2012 Volkswagen Beetle

VOLKSWAGEN is currently experiencing the ‘third time lucky’ effect with its latest generation Beetle. Finally, after a combination of mixed consumer responses and the mushrooming in popularity of the Mini, buyers are starting to love the bug again.
The ‘new’ Beetle has come a long way since the first iteration appeared in the late 90s. It, like the Mini, has grown slightly with each evolution of the still recognisable shape. It’s also become more driver friendly and is now a genuinely enjoyable car to drive, thanks mainly to sharpened up dynamics and a range of top-notch petrol and diesel engines.

As already mentioned, this car is a little bigger than the one it replaces – it’s a fraction longer and wider. Carrying capacity is up, with occupants fore and aft benefiting from more room, plus boot space has increased to more respectable levels.

The car’s cabin is roomy enough up front, with just enough space in the back for adults if the journey isn’t too long – again, thanks to the Beetle’s enlarged dimensions. Of course, the Beetle’s rear seats are more suited to children, ensuring that VW’s lifestyle hatch is more practical than its appearance suggests.

Along with the Beetle’s enlarged dimensions, Volkswagen has decided to pitch the car higher up the premium ladder this time, with sat-nav, climate control, premium audio and leather all appearing on the options list. The range of standard kit is good too, with the likes of air-con, DAB radio, alloy wheels, Bluetooth and parking sensors spread across the trim levels.

This new approach is also evident in the Beetle’s cabin, with an almost Golf-like upmarket ambience noticeable as soon as you open the car’s big doors. And with similar switchgear to the Golf littering the Beetle’s cabin, you instantly feel part of the big Volkswagen family.

Seasoned Beetle fans will bristle at the use of the word ‘sporty’ in the context of something as historically un-sporting as the Beetle, and while Volkswagen is keen to promote the car as such it’s fair to say it’s a more willing participant than its older relatives.

Urban motoring duties do much to highlight the car’s ability to change direction. It’s no longer a small car, yet this never proves a handicap around town and the slightly raised seating position helps boost forward visibility. Although a sport suspension option exists, in standard guise the car copes well with the usual array of urban surface imperfections.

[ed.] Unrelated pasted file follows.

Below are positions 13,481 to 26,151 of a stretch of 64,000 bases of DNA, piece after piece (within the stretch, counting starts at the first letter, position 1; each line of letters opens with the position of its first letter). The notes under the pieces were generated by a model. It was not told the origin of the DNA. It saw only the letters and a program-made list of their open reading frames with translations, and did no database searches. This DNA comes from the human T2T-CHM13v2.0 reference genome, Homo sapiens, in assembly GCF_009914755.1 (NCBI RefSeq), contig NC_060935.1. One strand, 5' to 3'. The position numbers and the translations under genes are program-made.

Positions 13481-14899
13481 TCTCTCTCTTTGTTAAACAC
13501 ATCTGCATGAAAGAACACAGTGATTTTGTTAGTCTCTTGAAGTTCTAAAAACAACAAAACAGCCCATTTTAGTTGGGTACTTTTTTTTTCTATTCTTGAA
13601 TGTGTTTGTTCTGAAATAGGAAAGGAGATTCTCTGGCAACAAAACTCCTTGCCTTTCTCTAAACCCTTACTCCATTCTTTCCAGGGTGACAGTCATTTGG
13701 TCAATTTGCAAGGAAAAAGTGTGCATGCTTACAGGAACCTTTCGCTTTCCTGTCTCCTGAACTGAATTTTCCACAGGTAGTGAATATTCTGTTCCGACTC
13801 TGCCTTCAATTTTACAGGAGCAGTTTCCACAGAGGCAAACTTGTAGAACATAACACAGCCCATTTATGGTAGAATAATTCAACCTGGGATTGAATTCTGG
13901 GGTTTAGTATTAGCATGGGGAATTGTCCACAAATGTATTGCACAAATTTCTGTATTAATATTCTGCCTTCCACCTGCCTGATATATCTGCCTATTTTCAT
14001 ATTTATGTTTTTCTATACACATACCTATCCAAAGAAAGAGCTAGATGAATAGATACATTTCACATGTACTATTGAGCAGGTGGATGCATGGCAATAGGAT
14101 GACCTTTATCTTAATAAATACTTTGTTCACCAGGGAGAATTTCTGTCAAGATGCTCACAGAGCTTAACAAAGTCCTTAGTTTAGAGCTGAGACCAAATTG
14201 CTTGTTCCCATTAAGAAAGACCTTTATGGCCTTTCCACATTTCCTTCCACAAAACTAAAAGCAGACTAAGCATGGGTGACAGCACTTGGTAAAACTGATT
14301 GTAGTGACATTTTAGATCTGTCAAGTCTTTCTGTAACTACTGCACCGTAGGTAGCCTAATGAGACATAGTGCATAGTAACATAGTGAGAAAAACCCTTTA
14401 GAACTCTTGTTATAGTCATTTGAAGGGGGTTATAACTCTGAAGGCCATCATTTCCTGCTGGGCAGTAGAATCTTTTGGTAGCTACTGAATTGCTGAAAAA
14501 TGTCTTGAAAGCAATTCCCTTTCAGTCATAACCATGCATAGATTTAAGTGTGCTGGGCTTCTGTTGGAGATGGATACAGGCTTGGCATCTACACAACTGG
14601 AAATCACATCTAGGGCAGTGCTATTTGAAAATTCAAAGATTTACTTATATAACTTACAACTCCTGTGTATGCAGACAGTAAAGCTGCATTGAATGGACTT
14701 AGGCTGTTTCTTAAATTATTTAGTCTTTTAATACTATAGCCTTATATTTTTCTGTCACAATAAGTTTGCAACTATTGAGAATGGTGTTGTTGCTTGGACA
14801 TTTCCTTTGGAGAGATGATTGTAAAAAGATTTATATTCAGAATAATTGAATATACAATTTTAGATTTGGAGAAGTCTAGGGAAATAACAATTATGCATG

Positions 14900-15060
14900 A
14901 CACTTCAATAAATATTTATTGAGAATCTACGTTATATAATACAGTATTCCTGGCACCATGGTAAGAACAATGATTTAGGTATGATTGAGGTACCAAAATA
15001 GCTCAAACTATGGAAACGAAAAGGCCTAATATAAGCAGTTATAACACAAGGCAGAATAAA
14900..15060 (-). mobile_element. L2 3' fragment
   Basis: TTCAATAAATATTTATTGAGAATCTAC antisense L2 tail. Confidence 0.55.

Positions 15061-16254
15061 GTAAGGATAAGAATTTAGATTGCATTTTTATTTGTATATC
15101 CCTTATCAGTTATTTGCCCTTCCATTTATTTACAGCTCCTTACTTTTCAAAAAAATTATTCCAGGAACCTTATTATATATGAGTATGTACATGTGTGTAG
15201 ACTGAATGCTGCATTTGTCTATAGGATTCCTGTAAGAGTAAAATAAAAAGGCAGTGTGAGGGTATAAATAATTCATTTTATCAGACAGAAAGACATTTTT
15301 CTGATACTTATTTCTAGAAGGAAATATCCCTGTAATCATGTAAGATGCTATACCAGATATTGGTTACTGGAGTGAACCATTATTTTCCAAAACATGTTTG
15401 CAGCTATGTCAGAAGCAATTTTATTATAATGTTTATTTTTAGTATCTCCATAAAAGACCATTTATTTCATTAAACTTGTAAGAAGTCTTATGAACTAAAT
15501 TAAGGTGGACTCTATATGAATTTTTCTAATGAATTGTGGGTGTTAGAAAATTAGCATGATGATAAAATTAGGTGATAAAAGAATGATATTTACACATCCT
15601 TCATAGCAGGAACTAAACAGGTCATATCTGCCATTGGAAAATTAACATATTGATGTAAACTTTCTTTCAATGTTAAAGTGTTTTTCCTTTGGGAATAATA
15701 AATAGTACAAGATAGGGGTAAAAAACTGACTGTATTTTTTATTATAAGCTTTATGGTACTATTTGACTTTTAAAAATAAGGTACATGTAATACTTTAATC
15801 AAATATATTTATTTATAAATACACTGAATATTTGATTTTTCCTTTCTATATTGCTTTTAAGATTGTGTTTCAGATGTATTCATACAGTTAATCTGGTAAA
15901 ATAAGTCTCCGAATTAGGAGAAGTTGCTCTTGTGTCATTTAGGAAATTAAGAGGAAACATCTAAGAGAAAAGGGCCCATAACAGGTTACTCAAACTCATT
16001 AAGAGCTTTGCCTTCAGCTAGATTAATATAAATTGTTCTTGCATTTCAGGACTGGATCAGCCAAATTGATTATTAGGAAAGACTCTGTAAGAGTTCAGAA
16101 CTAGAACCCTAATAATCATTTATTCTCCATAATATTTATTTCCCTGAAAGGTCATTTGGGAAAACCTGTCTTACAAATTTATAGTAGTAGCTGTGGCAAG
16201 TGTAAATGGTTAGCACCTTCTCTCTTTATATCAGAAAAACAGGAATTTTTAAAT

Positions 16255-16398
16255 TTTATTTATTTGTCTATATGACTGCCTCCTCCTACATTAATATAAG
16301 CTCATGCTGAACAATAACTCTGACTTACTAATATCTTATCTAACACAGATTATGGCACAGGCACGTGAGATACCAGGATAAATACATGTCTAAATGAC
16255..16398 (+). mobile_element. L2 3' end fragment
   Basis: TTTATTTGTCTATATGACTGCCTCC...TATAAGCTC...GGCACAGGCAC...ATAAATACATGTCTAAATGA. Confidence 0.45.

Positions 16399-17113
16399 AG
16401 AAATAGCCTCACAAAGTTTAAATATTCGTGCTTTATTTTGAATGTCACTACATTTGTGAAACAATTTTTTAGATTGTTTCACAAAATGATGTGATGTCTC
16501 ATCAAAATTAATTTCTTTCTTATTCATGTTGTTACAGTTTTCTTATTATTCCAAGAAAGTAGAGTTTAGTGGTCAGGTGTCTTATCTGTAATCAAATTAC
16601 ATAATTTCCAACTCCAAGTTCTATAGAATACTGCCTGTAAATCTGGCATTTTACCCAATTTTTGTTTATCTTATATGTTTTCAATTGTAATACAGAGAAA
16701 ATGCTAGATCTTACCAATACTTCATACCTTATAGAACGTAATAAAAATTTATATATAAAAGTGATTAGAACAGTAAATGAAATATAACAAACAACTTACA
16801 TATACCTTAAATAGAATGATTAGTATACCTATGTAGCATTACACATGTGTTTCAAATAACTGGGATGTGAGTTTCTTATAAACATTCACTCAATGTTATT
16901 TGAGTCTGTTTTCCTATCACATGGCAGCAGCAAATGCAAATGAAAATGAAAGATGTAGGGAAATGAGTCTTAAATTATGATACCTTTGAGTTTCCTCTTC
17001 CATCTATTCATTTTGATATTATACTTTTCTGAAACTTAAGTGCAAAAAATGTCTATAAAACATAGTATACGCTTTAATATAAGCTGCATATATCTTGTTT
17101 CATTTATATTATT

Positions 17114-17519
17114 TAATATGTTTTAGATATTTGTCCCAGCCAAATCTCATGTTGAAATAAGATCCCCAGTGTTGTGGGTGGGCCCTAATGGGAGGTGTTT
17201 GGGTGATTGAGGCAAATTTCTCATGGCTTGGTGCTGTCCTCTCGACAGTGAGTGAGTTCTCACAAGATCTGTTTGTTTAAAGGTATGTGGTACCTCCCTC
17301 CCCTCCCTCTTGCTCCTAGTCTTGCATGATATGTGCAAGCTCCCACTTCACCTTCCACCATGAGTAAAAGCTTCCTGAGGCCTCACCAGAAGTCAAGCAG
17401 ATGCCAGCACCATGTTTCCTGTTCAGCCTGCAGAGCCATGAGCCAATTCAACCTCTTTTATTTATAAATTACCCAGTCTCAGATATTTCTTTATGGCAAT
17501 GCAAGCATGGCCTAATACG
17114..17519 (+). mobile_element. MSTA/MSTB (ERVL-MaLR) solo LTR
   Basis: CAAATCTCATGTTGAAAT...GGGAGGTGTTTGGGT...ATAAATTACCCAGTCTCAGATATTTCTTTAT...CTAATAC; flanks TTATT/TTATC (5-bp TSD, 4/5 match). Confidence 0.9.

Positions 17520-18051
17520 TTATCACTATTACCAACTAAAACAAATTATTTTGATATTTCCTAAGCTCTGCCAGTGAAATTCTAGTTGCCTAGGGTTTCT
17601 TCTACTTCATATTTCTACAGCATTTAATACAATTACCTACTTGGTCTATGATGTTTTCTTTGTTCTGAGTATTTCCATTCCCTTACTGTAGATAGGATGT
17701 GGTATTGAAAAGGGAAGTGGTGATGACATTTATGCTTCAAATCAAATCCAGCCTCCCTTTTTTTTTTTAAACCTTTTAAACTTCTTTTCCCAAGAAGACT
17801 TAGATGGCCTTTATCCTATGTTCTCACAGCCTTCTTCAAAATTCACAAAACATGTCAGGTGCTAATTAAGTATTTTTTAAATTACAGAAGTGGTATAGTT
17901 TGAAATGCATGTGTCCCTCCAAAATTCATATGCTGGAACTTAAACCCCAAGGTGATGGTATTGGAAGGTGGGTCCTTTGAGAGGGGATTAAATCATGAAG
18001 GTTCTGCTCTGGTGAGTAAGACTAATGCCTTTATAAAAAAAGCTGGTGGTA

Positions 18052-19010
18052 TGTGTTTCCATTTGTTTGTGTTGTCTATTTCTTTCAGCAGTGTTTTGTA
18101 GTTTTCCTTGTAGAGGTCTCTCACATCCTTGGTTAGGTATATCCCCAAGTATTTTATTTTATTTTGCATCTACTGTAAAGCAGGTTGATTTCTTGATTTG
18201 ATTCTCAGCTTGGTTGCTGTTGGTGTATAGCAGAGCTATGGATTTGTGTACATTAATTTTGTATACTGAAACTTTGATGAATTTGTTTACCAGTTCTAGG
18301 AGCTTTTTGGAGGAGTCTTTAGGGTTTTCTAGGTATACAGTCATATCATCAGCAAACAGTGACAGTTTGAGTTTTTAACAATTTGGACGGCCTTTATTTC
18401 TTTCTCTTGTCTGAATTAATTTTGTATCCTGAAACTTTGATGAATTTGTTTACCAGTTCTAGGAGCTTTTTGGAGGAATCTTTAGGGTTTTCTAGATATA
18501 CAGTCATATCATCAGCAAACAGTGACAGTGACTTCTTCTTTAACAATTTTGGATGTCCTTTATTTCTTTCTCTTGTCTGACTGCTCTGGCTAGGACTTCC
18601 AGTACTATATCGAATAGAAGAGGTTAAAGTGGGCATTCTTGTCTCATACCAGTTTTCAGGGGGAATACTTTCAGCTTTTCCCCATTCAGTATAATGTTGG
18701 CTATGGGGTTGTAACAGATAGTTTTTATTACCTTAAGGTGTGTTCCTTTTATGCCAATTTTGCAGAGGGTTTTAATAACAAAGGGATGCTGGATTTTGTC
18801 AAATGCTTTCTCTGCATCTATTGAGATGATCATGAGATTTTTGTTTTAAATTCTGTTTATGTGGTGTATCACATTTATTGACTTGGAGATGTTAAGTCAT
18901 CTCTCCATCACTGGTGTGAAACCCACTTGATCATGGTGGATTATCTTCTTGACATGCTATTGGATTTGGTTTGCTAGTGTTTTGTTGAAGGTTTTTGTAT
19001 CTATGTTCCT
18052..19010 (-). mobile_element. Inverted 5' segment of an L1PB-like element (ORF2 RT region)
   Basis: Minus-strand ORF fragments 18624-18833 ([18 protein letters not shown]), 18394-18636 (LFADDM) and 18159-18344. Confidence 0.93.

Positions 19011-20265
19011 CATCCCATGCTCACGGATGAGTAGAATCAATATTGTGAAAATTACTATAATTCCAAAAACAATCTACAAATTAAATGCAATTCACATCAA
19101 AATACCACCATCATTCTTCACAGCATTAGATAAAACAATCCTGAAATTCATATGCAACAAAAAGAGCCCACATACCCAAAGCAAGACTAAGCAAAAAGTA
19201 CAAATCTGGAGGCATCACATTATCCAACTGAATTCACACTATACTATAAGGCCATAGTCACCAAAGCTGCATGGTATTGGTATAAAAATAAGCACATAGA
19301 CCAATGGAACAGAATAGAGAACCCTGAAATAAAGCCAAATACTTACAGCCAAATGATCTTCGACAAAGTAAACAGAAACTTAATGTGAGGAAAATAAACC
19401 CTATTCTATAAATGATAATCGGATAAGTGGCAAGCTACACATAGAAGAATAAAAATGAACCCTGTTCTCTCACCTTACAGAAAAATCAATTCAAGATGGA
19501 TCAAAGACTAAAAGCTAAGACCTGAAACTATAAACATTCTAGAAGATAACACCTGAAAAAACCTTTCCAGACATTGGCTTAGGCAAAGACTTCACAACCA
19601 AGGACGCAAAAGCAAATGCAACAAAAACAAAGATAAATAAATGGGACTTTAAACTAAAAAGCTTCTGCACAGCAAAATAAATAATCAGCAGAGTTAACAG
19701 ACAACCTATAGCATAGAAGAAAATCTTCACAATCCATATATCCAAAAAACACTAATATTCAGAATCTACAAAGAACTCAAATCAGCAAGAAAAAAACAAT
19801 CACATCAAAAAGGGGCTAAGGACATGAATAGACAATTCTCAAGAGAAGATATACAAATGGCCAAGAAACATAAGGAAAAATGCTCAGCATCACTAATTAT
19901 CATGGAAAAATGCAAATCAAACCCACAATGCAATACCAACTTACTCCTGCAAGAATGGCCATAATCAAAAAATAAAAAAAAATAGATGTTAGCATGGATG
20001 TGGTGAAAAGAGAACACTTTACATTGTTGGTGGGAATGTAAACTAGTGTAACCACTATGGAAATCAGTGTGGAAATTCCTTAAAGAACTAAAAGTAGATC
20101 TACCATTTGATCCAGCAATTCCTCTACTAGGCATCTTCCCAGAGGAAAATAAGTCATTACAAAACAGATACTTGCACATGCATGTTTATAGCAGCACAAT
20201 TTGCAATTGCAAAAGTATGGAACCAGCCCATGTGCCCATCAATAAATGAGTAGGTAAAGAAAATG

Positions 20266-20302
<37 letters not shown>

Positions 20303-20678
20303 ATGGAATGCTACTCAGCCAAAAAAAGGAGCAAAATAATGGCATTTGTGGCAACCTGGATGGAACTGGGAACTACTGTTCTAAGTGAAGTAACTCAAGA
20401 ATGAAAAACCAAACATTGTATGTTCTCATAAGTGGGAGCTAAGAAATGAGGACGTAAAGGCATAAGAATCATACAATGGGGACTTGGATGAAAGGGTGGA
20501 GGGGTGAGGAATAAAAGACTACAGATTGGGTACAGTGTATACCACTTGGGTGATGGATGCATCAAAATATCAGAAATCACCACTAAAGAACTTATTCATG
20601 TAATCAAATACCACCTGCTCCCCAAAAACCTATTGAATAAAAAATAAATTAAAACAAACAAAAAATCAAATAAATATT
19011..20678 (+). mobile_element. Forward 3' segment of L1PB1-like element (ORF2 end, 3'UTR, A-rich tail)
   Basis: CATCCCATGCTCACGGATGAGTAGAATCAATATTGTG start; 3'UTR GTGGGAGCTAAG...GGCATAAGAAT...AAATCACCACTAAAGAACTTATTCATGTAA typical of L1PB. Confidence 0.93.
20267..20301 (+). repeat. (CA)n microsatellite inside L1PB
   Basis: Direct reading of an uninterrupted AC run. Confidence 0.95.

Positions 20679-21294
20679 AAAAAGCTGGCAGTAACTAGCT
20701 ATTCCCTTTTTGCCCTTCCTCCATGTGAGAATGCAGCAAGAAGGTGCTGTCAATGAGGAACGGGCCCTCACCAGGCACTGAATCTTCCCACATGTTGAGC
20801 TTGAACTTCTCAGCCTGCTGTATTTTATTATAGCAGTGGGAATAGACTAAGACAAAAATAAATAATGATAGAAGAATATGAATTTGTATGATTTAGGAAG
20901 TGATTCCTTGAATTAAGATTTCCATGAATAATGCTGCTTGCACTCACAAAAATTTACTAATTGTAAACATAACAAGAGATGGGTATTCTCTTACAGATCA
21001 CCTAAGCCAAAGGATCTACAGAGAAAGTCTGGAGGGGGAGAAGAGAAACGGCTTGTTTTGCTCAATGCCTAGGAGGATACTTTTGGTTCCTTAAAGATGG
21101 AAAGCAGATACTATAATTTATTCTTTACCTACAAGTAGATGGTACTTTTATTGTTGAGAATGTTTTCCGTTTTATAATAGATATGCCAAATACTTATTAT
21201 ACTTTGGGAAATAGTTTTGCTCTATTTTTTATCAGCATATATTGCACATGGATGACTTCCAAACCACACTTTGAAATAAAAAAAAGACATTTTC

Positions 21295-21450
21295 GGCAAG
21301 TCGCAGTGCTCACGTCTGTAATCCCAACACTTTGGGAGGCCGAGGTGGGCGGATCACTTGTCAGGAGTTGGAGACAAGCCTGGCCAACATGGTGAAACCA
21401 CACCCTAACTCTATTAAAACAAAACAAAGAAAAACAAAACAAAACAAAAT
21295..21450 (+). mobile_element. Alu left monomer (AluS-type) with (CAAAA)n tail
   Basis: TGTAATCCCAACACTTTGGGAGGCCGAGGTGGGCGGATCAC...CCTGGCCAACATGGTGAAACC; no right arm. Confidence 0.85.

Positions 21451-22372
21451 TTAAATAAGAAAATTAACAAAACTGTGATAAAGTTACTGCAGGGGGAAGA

Away from the city the Beetle acquits itself well to demands of faster roads and more challenging corners. It’s no Golf but it’s good to know that a brisk pace can be maintained. It’s fair to say that the Beetle remains a more comfortable experience if driven with a hint of restraint, yet there’s no denying the fact that the various under the skin changes have but the fun back into Beetle motoring.

The best news for buyers possessing deep pockets and short arms is that all this fun and refinement can be had with the smallest engine in the line-up. Volkswagen has plenty of experience when it comes to squeezing a lot out of not a lot, and the firm’s 1.2-litre petrol motor can be found in a wide range of cars, large and small.

Far from encouraging you to get out and walk, in 1.2 TSI guise, the Beetle boasts a surprising turn of speed coupled with big car levels of refinement – if you’re expecting the engine to wheeze and stumble at every turn you’re going to be disappointed It might produce ‘only’ 105 horsepower but the on-paper figures don’t tell the full story. Eager to rev and smooth with it, this little lump is the perfect match for the Beetle’s laid-back personality. Throw in VW’s optional DSG gearbox and the unit’s well-judged ratios and near seamless shifts make light work of the urban crawl.

First hand experience of this third generation Beetle reveals that it’s a more engaging and rewarding experience than before and a genuine head-turner thanks to its fuss-free curves and simple, familiar lines.

While it’s no match for a conventional hatchback in the versatility stakes, in the context of a lifestyle hatch the Beetle is practical enough – decent cabin space, folding rear seats – to afford even a growing family the ability to mix fashion and family living in one neat, stylish package. And if you like driving the Beetle will no longer have you longing to be sat behind the wheel of something else. Third time lucky? Most definitely.

Model: Volkswagen Beetle 1.2 TSI Design, from £19,370 on the road.
Engine: 1.2-litre petrol unit developing 105bhp.
Transmission: 7-speed dual clutch transmission (DSG), driving the front wheels.
Performance: Maximum speed 112mph, 0-62mph 10.9 seconds.
Economy: 47.9mpg.
CO2 Rating: 137g/km.